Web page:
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The Addo Elephant National Park is situated in the Eastern Cape Province 72km by road from Port Elizabeth. Proclaimed in 1931 to save the last survivors of the once numerous Eastern Cape elephants the park consists of 12 126ha of gently undulating Valley Bushveld dominated mostly by the Spekboom, Portulacaria afra, which covers approximately 80% of the park area.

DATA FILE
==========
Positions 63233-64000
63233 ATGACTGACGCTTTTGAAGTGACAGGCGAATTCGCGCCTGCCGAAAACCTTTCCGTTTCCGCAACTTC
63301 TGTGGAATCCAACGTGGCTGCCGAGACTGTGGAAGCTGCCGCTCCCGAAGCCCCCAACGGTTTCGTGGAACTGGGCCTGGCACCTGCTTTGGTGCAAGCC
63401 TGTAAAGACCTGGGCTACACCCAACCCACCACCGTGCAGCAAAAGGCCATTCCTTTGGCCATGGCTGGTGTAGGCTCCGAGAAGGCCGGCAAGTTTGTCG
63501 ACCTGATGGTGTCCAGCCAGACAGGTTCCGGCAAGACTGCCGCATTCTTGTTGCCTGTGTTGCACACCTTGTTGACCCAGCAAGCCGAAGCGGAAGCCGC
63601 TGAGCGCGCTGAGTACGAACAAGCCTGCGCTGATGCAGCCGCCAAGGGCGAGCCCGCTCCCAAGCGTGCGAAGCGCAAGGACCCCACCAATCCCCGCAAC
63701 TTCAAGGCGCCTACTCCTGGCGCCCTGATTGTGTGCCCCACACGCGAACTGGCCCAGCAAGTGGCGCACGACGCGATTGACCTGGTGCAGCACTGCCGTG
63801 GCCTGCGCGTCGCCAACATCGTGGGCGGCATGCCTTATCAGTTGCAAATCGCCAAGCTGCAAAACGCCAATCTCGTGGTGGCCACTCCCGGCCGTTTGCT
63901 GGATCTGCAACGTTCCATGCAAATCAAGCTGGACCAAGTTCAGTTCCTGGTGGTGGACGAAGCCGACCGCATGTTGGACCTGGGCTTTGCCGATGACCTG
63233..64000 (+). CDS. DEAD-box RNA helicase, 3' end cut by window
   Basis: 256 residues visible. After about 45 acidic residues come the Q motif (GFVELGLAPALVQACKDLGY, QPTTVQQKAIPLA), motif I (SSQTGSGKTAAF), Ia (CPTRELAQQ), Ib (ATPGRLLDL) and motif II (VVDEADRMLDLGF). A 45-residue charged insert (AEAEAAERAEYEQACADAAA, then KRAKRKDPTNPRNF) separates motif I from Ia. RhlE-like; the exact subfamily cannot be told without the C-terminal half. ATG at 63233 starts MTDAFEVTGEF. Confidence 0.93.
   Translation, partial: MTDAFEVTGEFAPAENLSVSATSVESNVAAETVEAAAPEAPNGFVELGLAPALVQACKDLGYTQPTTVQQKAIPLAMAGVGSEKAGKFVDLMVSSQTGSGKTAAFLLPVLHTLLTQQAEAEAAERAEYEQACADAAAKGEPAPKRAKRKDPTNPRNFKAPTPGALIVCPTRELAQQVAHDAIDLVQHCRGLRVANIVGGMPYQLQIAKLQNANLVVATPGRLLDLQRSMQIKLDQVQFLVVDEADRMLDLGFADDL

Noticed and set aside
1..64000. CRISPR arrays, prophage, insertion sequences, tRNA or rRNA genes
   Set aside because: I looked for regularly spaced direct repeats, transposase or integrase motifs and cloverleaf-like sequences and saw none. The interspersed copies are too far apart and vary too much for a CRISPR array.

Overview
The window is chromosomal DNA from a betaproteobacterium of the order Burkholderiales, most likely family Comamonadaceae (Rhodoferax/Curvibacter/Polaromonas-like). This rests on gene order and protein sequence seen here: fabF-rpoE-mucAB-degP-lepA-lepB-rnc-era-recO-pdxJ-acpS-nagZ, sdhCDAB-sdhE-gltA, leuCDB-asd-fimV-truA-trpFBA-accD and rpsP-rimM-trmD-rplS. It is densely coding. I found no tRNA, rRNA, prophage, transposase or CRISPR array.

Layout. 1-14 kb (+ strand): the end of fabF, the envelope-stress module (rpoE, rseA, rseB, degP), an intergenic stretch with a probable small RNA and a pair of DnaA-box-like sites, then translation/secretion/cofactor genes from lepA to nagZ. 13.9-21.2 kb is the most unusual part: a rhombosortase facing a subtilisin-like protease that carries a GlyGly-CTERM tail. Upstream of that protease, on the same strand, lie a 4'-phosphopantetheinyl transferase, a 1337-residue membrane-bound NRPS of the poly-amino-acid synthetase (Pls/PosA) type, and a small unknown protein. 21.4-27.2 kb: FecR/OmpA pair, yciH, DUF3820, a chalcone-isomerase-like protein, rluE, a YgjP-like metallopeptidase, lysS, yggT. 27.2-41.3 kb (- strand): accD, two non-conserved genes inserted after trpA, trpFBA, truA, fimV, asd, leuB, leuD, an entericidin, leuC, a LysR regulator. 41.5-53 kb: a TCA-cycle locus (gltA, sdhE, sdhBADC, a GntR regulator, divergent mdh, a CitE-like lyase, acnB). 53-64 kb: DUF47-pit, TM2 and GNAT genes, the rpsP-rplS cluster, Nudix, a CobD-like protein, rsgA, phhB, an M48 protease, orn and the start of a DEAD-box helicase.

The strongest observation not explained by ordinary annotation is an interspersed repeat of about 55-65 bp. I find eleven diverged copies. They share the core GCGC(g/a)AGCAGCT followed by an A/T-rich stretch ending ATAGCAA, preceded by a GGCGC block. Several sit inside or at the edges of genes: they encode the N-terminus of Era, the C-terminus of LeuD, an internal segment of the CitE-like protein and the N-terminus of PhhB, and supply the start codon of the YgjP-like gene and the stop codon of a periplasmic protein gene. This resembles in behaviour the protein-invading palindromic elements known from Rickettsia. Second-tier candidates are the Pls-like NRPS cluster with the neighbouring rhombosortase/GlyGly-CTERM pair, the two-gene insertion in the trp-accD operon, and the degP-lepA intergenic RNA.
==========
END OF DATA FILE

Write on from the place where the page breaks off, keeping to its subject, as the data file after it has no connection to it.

The only large mammals to survive the onslaught of man were the elephant, buffalo, bush pig, bushbuck, kudu, gray Duiker, Cape Grysbok, Ant-bear, caracaland black-backed jackal. These animals took refuge in the Addo bush land in the case of the buffalo were forced to make considerable changes in their habits. Buffalo became nocturnal and browsed to a large extent - a contrast to buffalo in other areas where they are diurnal grazers. The Addo buffalo rarely forms herds as elsewhere in Africa but generally live in small family groups led by an adult cow. The Addo buffalo are the only Cape buffalo to have survived into the 20th century in the Cape Province. The elephants of Addo are however the main draw card for visitors to the park. They are gregarious, living in family groups led by a matriarch or lead cow. Elephant bull have their own social system with a dominant bull who does most of the mating. Addo elephant bulls carry small tusks, and most cows are tusk less - thought to be the result of selective shooting in the nineteenth century. Calves are born after a gestation period of 22 months, and weigh about 120 kg at birth.